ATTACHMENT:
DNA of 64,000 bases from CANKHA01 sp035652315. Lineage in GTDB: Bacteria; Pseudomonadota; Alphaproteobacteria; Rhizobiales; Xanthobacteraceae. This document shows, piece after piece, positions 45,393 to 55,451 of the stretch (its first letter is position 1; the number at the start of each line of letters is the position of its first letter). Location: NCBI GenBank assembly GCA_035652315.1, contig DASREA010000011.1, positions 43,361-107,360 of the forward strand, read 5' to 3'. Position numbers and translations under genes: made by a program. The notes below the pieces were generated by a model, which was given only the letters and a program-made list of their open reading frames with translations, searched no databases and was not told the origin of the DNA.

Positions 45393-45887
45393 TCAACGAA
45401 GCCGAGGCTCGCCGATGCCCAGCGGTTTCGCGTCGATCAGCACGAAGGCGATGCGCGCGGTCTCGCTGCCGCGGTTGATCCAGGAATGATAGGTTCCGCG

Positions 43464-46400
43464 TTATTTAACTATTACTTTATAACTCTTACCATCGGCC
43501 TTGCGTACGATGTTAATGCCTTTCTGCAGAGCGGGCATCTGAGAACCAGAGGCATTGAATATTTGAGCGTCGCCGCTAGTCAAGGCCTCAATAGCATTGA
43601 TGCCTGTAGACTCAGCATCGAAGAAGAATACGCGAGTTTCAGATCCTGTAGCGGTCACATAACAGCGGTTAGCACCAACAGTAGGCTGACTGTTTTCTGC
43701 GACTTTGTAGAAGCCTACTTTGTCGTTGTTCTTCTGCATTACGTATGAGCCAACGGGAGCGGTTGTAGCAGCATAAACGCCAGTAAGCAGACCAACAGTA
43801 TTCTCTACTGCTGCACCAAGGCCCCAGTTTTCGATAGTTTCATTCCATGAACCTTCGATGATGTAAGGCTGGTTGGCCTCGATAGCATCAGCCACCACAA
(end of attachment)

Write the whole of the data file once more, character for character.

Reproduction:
DNA of 64,000 bases from CANKHA01 sp035652315. Lineage in GTDB: Bacteria; Pseudomonadota; Alphaproteobacteria; Rhizobiales; Xanthobacteraceae. This document shows, piece after piece, positions 45,393 to 55,451 of the stretch (its first letter is position 1; the number at the start of each line of letters is the position of its first letter). Location: NCBI GenBank assembly GCA_035652315.1, contig DASREA010000011.1, positions 43,361-107,360 of the forward strand, read 5' to 3'. Position numbers and translations under genes: made by a program. The notes below the pieces were generated by a model, which was given only the letters and a program-made list of their open reading frames with translations, searched no databases and was not told the origin of the DNA.

Positions 45393-45887
45393 TCAACGAA
45401 GCCGAGGCTCGCCGATGCCCAGCGGTTTCGCGTCGATCAGCACGAAGGCGATGCGCGCGGTCTCGCTGCCGCGGTTGATCCAGGAATGATAGGTTCCGCG

Positions 43464-46400
43464 TTATTTAACTATTACTTTATAACTCTTACCATCGGCC
43501 TTGCGTACGATGTTAATGCCTTTCTGCAGAGCGGGCATCTGAGAACCAGAGGCATTGAATATTTGAGCGTCGCCGCTAGTCAAGGCCTCAATAGCATTGA
43601 TGCCTGTAGACTCAGCATCGAAGAAGAATACGCGAGTTTCAGATCCTGTAGCGGTCACATAACAGCGGTTAGCACCAACAGTAGGCTGACTGTTTTCTGC
43701 GACTTTGTAGAAGCCTACTTTGTCGTTGTTCTTCTGCATTACGTATGAGCCAACGGGAGCGGTTGTAGCAGCATAAACGCCAGTAAGCAGACCAACAGTA
43801 TTCTCTACTGCTGCACCAAGGCCCCAGTTTTCGATAGTTTCATTCCATGAACCTTCGATGATGTAAGGCTGGTTGGCCTCGATAGCATCAGCCACCACAA